The meaning of question words in statements in child Mandarin

Stephen Crain, Peng Zhou

Research output: Chapter in Book/Report/Conference proceedingChapter


This paper reports the findings of three experiments investigating children’s emerging knowledge of the semantics of information-seeking questions and declarative statements in Mandarin Chinese. Mandarin is particularly revealing about the semantic relationship between questions and statements, because it is a wh-in-situ language where question words appear in the same surface syntactic position in both questions and statements. The non-interrogative meanings that Mandarin-speaking children assign to question words lend weight to a unified approach to the semantics of existential expressions, including Free Choice Expressions, Negative Polarity Items, and disjunction words. When Mandarin question words appear in statements, children interpret them to be the semantic equivalents of existential expressions. The findings, therefore, support the unified approach to the semantics of existential expressions.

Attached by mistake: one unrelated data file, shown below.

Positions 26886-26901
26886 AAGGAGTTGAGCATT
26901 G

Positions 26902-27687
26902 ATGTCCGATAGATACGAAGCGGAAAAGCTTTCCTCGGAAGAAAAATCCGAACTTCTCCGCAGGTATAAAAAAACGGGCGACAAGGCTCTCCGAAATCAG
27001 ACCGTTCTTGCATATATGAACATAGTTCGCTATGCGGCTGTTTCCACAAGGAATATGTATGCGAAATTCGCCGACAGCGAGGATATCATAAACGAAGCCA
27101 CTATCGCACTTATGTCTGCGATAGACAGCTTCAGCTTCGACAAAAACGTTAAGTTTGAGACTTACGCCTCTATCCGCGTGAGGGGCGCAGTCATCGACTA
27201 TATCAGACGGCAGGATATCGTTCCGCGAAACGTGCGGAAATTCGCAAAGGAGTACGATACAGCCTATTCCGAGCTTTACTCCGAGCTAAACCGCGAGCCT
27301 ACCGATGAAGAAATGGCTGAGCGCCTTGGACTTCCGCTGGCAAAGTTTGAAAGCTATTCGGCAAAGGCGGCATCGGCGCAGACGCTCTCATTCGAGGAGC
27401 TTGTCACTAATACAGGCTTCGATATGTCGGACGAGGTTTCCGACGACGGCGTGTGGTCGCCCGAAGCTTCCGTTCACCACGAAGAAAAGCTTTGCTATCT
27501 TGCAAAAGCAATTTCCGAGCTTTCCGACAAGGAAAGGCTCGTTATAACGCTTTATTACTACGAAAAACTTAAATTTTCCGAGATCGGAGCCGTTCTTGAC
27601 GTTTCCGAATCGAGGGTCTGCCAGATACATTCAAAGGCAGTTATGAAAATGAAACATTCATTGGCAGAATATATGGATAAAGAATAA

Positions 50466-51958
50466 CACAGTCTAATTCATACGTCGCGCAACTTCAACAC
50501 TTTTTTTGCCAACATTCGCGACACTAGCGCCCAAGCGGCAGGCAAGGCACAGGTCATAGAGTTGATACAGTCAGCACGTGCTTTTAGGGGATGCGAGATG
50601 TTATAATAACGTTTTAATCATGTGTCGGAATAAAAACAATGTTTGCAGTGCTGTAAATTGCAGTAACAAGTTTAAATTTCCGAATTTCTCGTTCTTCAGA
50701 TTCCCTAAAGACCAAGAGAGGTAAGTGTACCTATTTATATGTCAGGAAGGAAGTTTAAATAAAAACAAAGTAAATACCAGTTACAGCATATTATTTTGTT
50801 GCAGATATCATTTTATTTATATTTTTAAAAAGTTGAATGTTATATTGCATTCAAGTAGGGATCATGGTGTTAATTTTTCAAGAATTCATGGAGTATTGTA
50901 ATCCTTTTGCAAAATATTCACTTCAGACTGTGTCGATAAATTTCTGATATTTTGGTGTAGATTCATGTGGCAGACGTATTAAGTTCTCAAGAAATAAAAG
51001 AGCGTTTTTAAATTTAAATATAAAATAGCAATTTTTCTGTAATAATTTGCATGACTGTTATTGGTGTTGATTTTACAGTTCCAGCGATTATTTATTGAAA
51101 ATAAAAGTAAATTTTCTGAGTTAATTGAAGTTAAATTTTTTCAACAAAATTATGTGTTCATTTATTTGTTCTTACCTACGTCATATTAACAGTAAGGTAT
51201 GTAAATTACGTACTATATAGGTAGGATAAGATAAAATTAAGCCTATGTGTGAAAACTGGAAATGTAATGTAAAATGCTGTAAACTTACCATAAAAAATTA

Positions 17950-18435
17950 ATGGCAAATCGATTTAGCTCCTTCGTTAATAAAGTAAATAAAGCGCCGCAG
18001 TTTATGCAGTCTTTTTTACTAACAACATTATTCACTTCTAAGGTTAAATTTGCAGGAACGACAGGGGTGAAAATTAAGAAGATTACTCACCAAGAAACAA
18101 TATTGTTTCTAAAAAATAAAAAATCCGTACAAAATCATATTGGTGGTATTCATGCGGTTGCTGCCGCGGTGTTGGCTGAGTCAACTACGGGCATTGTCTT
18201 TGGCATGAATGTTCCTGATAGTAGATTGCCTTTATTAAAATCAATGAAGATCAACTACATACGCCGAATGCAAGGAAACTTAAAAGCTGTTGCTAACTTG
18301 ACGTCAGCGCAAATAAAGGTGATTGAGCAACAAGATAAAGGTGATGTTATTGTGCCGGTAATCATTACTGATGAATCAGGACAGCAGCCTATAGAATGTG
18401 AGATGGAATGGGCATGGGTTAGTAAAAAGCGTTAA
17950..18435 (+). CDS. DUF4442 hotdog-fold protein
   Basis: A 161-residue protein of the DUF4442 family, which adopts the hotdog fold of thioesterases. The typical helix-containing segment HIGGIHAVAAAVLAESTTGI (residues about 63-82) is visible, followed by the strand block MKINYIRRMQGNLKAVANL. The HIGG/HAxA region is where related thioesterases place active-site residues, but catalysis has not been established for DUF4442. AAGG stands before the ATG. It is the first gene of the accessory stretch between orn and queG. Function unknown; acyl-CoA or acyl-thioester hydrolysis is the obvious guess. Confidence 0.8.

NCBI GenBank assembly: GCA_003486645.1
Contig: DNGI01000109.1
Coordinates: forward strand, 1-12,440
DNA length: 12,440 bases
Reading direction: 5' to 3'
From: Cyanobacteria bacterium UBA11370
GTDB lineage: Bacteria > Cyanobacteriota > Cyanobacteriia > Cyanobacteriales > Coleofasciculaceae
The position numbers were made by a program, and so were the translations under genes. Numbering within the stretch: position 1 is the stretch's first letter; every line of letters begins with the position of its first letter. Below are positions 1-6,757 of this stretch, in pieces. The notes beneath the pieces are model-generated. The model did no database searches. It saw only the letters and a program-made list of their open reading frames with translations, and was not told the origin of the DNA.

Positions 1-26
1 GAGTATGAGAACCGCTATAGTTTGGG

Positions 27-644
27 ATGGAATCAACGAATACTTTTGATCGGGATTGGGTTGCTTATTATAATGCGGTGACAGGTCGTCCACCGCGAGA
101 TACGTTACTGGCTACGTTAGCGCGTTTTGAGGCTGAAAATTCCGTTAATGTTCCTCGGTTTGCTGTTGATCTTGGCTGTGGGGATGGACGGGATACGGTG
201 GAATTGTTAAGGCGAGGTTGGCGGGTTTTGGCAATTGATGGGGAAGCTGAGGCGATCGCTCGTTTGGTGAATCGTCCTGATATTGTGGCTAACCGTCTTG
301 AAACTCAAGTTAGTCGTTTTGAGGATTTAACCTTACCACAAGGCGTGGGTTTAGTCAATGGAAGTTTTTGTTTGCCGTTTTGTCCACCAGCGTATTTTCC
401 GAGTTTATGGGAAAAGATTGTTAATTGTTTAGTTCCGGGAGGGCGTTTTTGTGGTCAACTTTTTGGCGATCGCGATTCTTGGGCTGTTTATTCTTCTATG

Original languageEnglish
Title of host publicationSemantics in language acquisition
EditorsKristen Syrett, Sudha Arunachalam
Place of PublicationAmsterdam
PublisherJohn Benjamins Publishing Company
Number of pages26
ISBN (Electronic)9789027263605
ISBN (Print)9789027201379
Publication statusPublished - 2018

Publication series

NameTrends in language acquisition research
ISSN (Print)1569-0644


  • questions
  • English
  • Mandarin Chinese
  • statements
  • existential expressions
  • child language acquisition

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  • Cite this

    Crain, S., & Zhou, P. (2018). The meaning of question words in statements in child Mandarin. In K. Syrett, & S. Arunachalam (Eds.), Semantics in language acquisition (Vol. 24, pp. 249–274). (Trends in language acquisition research; Vol. 24). Amsterdam: John Benjamins Publishing Company.